Tuesday, March 5, 2024

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J&J collaborates with NCMH, PPA to provide access to mental health services during COVID-19

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Graphic from THEPHILBIZNEWS/By Alithea De Jesus

By Alithea De Jesus

We cannot deny the fact that being locked down for more than half of the year is depressing, given the fact that we are never used to this kind of lifestyle because even Filipinos do not have money to buy something, going to the malls and other places keep our sanity.

Since the advent of the coronavirus, people not just in the Philippines but all over the world have faced mental health challenges related to the pandemic as this gives everyone a feeling of uncertainty, depression, morbidity, and even the issue of survival.

Cognizant of these global issues on mental health and coping up with it, Johnson & Johnson (J&J), in collaboration with the Philippine Psychiatric Association (PCA) and the National Center for Mental Health (NCMH) is advocating for better access to mental health services for Filipinos during the COVID-19 pandemic.

As the country continues to battle with COVID-19, the effects and burdens have been felt in the economy, as well as the mental health of individuals, caregivers, families, and healthcare practitioners.

Dr. Alessandra Baldini, SEA Director of Medical Affairs of Johnson & Johnson, shared that the urgency to address mental health stems from existing mental health conditions, such as schizophrenia, depression, and neurodegeneration disorders, being further exacerbated by the current pandemic situation.

From March to August this year, the NCMH saw a spike of calls on the crisis hotline with an average of 876 monthly calls, 53 of which were related to suicide. In comparison to the months prior to lockdown where the center received only an average of 400 monthly calls from May 2019 to February 2020.

Medical Specialist III of the National Center for Mental Health Dr. Rodney Boncajes shared that the challenges brought about by the pandemic revolved around limited access to mental health services given physical distancing protocols and scarce resources.

Likewise, Philippine Psychiatric Association President Dr. Amadeo Alinea emphasized how all of these challenges are felt across the nation, even more so in the rural areas where access to mental health services are more limited.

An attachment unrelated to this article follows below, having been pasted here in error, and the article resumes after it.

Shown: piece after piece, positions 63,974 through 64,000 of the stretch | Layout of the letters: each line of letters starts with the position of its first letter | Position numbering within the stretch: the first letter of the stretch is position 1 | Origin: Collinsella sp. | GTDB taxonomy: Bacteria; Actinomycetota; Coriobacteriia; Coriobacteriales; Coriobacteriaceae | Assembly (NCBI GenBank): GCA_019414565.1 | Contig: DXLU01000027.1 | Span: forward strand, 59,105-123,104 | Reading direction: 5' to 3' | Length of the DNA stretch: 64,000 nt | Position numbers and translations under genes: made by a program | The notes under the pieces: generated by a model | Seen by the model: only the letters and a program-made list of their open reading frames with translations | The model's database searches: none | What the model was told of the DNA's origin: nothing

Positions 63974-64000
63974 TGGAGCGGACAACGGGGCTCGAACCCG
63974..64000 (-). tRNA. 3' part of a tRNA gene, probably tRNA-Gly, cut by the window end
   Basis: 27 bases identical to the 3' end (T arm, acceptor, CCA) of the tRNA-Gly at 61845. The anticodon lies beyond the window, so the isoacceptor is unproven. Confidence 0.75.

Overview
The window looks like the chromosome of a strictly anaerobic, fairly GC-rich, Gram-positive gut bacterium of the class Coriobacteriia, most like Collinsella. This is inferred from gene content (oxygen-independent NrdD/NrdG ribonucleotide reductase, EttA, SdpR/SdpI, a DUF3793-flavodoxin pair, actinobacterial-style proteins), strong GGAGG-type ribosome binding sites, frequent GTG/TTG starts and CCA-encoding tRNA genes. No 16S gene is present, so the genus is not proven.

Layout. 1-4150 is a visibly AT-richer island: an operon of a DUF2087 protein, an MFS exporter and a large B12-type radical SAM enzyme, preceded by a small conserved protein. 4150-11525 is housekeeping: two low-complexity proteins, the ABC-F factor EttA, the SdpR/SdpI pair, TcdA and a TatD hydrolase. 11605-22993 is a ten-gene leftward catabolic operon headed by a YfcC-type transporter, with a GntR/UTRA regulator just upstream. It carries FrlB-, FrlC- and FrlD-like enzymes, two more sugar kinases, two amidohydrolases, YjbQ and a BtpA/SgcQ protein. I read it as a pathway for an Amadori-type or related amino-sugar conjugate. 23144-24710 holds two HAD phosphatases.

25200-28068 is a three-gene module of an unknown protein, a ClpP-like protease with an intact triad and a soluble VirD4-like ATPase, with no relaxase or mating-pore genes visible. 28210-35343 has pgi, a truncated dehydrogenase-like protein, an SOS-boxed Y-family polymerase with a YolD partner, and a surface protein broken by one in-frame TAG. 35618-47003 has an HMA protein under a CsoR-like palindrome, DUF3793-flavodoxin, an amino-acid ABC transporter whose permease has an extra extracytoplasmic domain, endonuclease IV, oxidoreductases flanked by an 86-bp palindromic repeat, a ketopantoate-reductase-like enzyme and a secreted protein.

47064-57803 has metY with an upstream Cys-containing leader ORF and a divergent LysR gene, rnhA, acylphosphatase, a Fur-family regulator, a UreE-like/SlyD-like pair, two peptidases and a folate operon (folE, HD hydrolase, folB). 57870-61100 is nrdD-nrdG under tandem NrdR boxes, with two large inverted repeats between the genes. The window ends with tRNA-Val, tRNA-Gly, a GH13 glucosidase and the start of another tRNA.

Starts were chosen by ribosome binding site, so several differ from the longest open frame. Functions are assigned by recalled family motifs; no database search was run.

With the theme of ‘Building Capacity for Mental Health in the New Normal,’ healthcare professionals, patients, policymakers and mental health advocates from across Southeast Asia came together last October during the fourth annual Southeast Asia Mental Health Forum to share and discuss local best practices, learnings, challenges, and recommendations on how to address the growing need for mental health services within the Region.

The event was hosted by J&J Philippines in partnership with the Philippine Psychiatric Association and was attended by over 500 participants from the Philippines, Singapore, Vietnam, Thailand, Malaysia and Indonesia.

Three key themes emerged in the Forum, with regard to solutions that can be applied by the different markets in their local healthcare systems; particularly in areas of Innovation, Access, and Partnerships. These include the utilization of digital technology for telehealth and telepsychiatry services, psychotropic formulations with a longer half-life, the introduction of community-based mental health at the primary care level, and emphasis on mental health education.

Locally, some of the programs that have been mobilized to address these gaps so far include the Medicine Access Program, which focuses on the provision of uninterrupted medication while under community quarantine, and the implementation of local mental health programs in provincial and regional hospitals to lessen the need to seek treatment outside of their areas

Dr. Alinea said, “Although the COVID-19 pandemic has tested us, it has also given us an opportunity to kickstart conversations about mental health to the public, as well as the chance to educate and learn from one another on how we can build future strategies for mental healthcare.”

Over the years, J&J Philippines has played a key role in institutionalizing mental health across the country. Together with their partners in the local health sector, they’ve piloted projects that affirmed their commitment to advancing mental health, including the film Anino ng Kahapon, a project aimed to decrease the stigma of schizophrenia, the Into the Light program, which paved way for the creation of the Philippine Health Information System in Mental Health (PHIS-MH), and the Patient’s Equity to Support “Out-of-Pocket Expense”(PESO) Value project, which explored the implementation of a health financing scheme for mental health services in the country.

“It is important to understand that building capacities for mental health does not fall on just one sector’s responsibility. It is a collective responsibility that everyone must take on,” said Raghu Krishnan, President and Managing Director of J&J Philippines.

He added, “Beyond COVID-19, we at Johnson & Johnson will continue to support our partners in the local mental healthcare sectors. As leaders and innovators, we will continue to find ways to further advance the advocacy and bring every mind back to mental health and well-being.”

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